Using the Weber as a Pizza Oven


pizza oven pizza margheritaI have grand plans of building a pizza oven in the backyard for the ultimate homemade pizza experience. Until then using the Weber as a pizza oven is the next best option, and I don’t mean buying the Weber Kettle Pizza Basic Kit either.

Traditional Neapolitan pizza must be baked for 60-90 seconds in a stone oven with oak firewood. The challenge that I faced was with the heat of the Weber. Getting an exact reading of the temperature inside the Weber was a problem as the Maverick ET-73 is only able to display temperatures up to 300°C.

Using a full chimney load in my Charmate Charcoal Chimney Starter I was able to to get the temperature past 300°C but was unable to read past that point. The two pizzas that I cooked took 7-9 minutes to reach a point where they looked cooked. This is 5-7 minutes more than the 60-90 second cooking times a traditional wood fired oven would cook the pizza.

I have concerns with how much heat was lost when opening the lid to place the uncooked pizza on the stone, I hope that this would have only affected the internal temperature of the Weber and not the actual temperature of the stone itself as they are supposed to be pretty good at retaining heat.

To improve the Weber pizza oven experience in the future I will be looking at upgrading my chimney starter with the Weber Rapid Fire Chimney Starter which will allow me to heat more and an infrared laser guided thermometer that is capable of instantly reading temperatures up to 550°C

Set Up The Weber as a Pizza Oven

Prepare the Weber for high direct heat cooking. A full Weber Rapid Fire Chimney Starter load of briquettes.Weber Pizza Oven Set Up

Arrange the hot briquettes in a single evenly distributed layer on the coal grate. The heat should not be concentrated in one area, an even spread of heat is necessary.


Pizza Stone Weber Pizza Oven

Return the cooking grate to the Weber and place the pizza stone with its tray on top. Close the lid and leave for 30 minutes to allow both the kettle and stone to heat up. Adjust both the bottom and lid vents so that they are fully open to allow air in to fuel to briquettes for maximum heat.

Just before the pizza is placed on the stone, add a handful of oak or manuka wood chips ontop of the briquettes for a genuine wood smoked flavour addition.

The cook time for the pizza will vary depending on how hot you have managed to get the stone, but generally between 4-9 minutes.

Have you cooked pizza on the Weber before? Share you experiences below.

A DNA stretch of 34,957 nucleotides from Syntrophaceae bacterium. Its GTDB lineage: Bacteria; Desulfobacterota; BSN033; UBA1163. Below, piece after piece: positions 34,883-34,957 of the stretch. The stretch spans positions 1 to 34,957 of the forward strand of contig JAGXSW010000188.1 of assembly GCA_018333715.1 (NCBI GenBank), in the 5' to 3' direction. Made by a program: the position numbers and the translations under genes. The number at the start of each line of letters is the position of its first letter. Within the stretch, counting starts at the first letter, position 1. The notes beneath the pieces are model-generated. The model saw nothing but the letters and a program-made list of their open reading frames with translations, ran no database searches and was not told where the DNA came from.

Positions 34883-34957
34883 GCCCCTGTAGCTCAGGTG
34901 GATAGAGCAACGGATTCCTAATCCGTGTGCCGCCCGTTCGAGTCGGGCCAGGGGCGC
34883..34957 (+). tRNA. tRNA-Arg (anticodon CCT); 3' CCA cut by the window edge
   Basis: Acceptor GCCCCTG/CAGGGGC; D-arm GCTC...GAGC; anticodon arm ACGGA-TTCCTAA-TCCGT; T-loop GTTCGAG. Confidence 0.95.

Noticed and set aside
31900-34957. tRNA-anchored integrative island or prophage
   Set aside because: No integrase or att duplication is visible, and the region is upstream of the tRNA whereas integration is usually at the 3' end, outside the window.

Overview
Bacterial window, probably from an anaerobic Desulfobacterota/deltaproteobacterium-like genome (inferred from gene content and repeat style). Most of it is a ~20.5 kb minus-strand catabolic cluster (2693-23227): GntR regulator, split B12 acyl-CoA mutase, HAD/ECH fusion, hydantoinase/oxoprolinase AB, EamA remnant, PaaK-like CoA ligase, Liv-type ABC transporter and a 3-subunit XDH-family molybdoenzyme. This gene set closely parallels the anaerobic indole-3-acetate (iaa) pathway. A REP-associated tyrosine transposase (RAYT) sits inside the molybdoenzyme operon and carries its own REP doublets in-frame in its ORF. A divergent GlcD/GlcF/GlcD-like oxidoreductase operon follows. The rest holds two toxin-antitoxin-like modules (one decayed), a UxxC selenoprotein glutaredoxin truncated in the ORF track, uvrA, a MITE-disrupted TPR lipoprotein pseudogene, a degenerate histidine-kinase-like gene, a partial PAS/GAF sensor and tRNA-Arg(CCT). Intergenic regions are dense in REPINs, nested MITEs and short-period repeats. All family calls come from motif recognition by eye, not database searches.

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  1. Nicole · March 7, 2014

    That looks gorgeous!

  2. JoeGuy · March 7, 2014

    I’ll take 3 of those to go please 🙂

    • Scott · March 7, 2014

      I think I should hurry up and publish the Pizza Margherita post I have almost ready to go to follow this up.

  3. Maggie · March 7, 2014

    That’s why my 220C oven never gonna bake sth like this no matter how I change the dough recipe!
    The pizza looks great, simple and delicious!

    • Scott · March 7, 2014

      Hey Maggie, do you at least have a pizza stone? Having the pizza stone heat up in the oven for 30-60 minutes can really affect the outcome of an oven pizza 🙂

      • Maggie · March 7, 2014

        Yep, have a pizza stone. I tried it once but messed up when I slide the pizza on it…. Will definitely try again. I love pizza!

        • Scott · March 7, 2014

          Make sure you have a decent dusting of flour underneath to help with the friction – but not so much as you end up with a mouth full of raw flour 🙂

  4. Kathi @ · March 7, 2014

    I’ve made pizza on a gas BBQ – Is that cheating?

    • Scott · March 7, 2014

      How did that turn out for you? I could imagine it is very doable on a gas grill with a hood – how hot were you able to get the temperature to? You could also look at getting a smoker pouch for the gas bbq to get the wood fired taste 🙂

  5. Rachael · March 7, 2014

    I was looking over your articles for ideas and saw that you were thinking about building a pizza oven in the future. Check out our website for great ideas and DIY kits! My name is Rachael…feel free to call us, chat or email us with any questions. I am here Monday thru Friday. Great blog!!!! Lots of neat articles and tips.


    • Scott · March 7, 2014

      Hi Rachael, thanks for stopping by and thanks for the feedback.

      The pizza oven unfortunately is a long way off – can’t wait to get stuck into it at some point though.

  6. Stu · March 7, 2014

    Have you tried raising the pizzastone up a few inches, perhaps put 2 house-bricks on the grill and put the stone on that. Having the pizza a bit higher in the dome means it’s surrounded by heat that’s a little bit higher than at the grill level so cook time will be faster.

    At least… that’s the theory. Interested to hear if it makes a difference to you – i’ll definitely be giving it a crack when i get the chance.

    • Scott · March 7, 2014

      Hey Stu, I haven’t tried raising the pizza stone, but I have read about others doing the same. It is definitely something that I will try. Unless of course I build my pizza oven before then.

      ALSO – I will not be using my Maverick probes in there again at those temps as I managed to fry them while doing this last pizza experiment!

      Thanks for stopping by.